There were no mortalities during surgery, and all of the patients recovered and completed the follow-up period. There was one case of anastomotic fistula and two cases of gastric fistula in the gastric tube group, and three cases of anastomotic fistula in whole stomach group (Table II). All of the patients recovered within 2 months following adequate drainage, irrigation and nutrition support postoperation. With the exception of six patients in stage 0-I, all patients underwent radiotherapy or chemotherapy according to the pathological results. There was no significant difference between the two groups in terms of the rates of recurrence or metastasis 6 months after surgery (Table II). However, the rates of recurrence or metastasis 1 year and 2 years after surgery in the gastric tube group were lower than those in the whole stomach group (Table II). There were three and seven cases of mortality 1 year after surgery in the gastric tube and whole stomach group, respectively. In the two-year follow-up period, there were 34 cases of mortality due to local tumor recurrence or metastasis; 13 cases in the gastric tube group and 21 cases in the whole stomach group. The survival rates of the gastric tube and whole stomach groups were 80 and 61%, respectively (Fig. 1). A significant difference in the survival rate was identified between the two groups (P=0.016; Fig. 1).
In the present study, the data revealed that patients in the gastric tube group had a lower rate of recurrence or metastasis and a higher survival rate compared with the patients in the whole stomach group. Our results suggest that patients with esophageal cancer may obtain mid-term benefits from tubular stomach reconstruction.
The presence of lymph node metastases affects the prognosis of patients with esophageal cancer. It was demonstrated that the lower the location, the lower the grade and the greater the depth of invasion, the more likely a patient was to have independent lymph node metastasis, while there was no significant difference in lymphatic metastasis status among the four stages of esophageal cancer (5). Van de Ven et al (6) reported that lymph node metastasis of thoracic esophageal cancer frequently occurred on the cervicothoracic junction of the recurrent laryngeal nerve chain lymph node, paraesophageal lymph nodes and the cardia→left gastric artery→celiac lymph node chain. Currently, surgical resection and subsequent lymph node dissection remain the most significant and effective methods in the treatment of esophageal cancer. Abdominal lymph node metastasis of thoracic esophageal cancer normally involves the lesser curvature of the stomach. Recurrent cancer in the thoracic stomach following surgical treatment for esophageal cancer is mainly due to the incomplete resection of lymph nodes in the lesser curvature region. The lesser curvature of the stomach and the cardia are resected in the gastric tube reconstruction surgery, which reduces the recurrence of the gastric tumor. Complete abdominal lymph node dissection may also reduce the risk of postsurgical chest and abdominal lymph node recurrence or metastasis. In addition, the resection of the lesser curvature may help to remove more fat and more of the lymphatic network, and subsequently lead to thorough resection of the omentum lymphatic network and microlymphatic metastasis. Therefore, resection of the lesser curvature may increase the extent of lymph node dissection and decrease the risk of local recurrence and metastasis. The advantages of gastric tube reconstruction, including the ease of surgery, reduction in thoracic stomach syndrome and reflux, and improved quality of life of patients following surgery, have been widely recognized in the clinical treatment of esophageal cancer (7,8). In the present study, our data revealed that the rates of recurrence or metastasis one and two years after surgery in the gastric tube group were lower than those in the whole stomach group. The two-year survival rate of the gastric tube group was also higher than that of the whole stomach group. These data indicate that esophageal cancer patients may obtain greater benefit from the tubular stomach approach compared with the whole stomach approach.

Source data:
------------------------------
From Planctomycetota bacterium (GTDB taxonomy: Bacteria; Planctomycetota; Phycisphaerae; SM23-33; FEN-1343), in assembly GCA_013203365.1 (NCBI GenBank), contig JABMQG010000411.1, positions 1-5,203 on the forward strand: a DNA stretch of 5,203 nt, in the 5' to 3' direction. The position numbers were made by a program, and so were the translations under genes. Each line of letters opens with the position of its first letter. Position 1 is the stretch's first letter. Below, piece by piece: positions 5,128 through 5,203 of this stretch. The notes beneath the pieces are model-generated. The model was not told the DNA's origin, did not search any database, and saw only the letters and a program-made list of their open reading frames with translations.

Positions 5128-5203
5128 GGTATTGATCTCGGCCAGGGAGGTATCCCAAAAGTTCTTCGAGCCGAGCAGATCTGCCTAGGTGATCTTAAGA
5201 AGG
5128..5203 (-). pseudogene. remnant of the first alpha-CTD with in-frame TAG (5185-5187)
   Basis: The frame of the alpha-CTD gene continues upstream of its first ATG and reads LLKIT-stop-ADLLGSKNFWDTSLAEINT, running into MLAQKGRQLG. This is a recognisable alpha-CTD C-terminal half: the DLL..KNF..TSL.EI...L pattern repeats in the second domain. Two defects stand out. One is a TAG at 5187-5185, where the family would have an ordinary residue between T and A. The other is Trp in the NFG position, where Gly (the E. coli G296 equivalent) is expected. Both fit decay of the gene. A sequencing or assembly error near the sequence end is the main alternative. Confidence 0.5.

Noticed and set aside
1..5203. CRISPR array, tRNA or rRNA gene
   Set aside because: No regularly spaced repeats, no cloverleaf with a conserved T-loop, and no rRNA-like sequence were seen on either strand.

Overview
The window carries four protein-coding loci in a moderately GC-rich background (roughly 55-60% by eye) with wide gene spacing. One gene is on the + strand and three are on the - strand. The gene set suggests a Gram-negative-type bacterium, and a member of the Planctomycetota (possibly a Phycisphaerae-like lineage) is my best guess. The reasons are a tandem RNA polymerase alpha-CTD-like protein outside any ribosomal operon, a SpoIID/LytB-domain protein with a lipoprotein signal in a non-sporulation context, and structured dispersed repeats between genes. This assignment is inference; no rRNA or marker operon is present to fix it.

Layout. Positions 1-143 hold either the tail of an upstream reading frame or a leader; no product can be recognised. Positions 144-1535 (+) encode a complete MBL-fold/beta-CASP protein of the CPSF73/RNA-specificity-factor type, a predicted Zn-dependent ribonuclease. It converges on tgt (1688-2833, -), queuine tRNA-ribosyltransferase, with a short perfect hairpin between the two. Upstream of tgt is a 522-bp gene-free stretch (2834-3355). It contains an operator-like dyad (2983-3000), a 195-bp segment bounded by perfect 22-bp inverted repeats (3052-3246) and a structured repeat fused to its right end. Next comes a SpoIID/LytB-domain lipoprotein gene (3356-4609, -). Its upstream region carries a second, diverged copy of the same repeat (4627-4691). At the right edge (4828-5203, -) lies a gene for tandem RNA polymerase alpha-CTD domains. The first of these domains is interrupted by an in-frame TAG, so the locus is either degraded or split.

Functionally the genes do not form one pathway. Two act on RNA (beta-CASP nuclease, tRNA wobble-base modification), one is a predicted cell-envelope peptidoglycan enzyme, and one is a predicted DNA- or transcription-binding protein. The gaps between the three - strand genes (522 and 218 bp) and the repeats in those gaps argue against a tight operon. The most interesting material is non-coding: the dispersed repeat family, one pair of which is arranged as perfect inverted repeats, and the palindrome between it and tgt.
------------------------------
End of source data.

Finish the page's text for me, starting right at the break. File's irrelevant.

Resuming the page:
In conclusion, this study demonstrated that the gastric tube may decrease the rate of recurrence or metastasis and improve the two-year survival rate following esophagectomy in esophageal cancer patients. The current study suggests that esophageal cancer patients may gain a mid-term benefit from gastric tube reconstruction.